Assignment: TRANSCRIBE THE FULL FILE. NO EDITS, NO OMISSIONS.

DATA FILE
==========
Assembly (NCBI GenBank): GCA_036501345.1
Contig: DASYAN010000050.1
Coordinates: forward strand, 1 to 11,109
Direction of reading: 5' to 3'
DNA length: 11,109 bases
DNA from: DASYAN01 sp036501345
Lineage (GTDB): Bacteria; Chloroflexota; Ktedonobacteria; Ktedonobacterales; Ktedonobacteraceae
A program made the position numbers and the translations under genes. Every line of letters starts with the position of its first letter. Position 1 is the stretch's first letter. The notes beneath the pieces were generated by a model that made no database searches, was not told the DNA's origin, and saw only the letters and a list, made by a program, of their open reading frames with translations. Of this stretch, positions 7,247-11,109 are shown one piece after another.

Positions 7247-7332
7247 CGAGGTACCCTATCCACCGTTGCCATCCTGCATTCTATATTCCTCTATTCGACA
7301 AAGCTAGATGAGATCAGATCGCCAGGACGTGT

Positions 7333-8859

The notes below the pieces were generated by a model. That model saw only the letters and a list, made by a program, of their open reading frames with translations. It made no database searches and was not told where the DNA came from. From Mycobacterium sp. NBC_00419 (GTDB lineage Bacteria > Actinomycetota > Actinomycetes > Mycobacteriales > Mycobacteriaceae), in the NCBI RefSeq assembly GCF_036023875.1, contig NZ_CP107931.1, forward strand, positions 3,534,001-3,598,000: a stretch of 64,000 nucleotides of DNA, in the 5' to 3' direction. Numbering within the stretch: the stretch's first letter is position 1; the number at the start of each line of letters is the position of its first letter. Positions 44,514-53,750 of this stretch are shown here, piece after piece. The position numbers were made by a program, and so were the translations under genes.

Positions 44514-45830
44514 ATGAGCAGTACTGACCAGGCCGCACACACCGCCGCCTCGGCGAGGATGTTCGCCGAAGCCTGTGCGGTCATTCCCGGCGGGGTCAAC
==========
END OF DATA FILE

Assembly (NCBI GenBank): GCA_036501345.1
Contig: DASYAN010000050.1
Coordinates: forward strand, 1 to 11,109
Direction of reading: 5' to 3'
DNA length: 11,109 bases
DNA from: DASYAN01 sp036501345
Lineage (GTDB): Bacteria; Chloroflexota; Ktedonobacteria; Ktedonobacterales; Ktedonobacteraceae
A program made the position numbers and the translations under genes. Every line of letters starts with the position of its first letter. Position 1 is the stretch's first letter. The notes beneath the pieces were generated by a model that made no database searches, was not told the DNA's origin, and saw only the letters and a list, made by a program, of their open reading frames with translations. Of this stretch, positions 7,247-11,109 are shown one piece after another.

Positions 7247-7332
7247 CGAGGTACCCTATCCACCGTTGCCATCCTGCATTCTATATTCCTCTATTCGACA
7301 AAGCTAGATGAGATCAGATCGCCAGGACGTGT

Positions 7333-8859

The notes below the pieces were generated by a model. That model saw only the letters and a list, made by a program, of their open reading frames with translations. It made no database searches and was not told where the DNA came from. From Mycobacterium sp. NBC_00419 (GTDB lineage Bacteria > Actinomycetota > Actinomycetes > Mycobacteriales > Mycobacteriaceae), in the NCBI RefSeq assembly GCF_036023875.1, contig NZ_CP107931.1, forward strand, positions 3,534,001-3,598,000: a stretch of 64,000 nucleotides of DNA, in the 5' to 3' direction. Numbering within the stretch: the stretch's first letter is position 1; the number at the start of each line of letters is the position of its first letter. Positions 44,514-53,750 of this stretch are shown here, piece after piece. The position numbers were made by a program, and so were the translations under genes.

Positions 44514-45830
44514 ATGAGCAGTACTGACCAGGCCGCACACACCGCCGCCTCGGCGAGGATGTTCGCCGAAGCCTGTGCGGTCATTCCCGGCGGGGTCAAC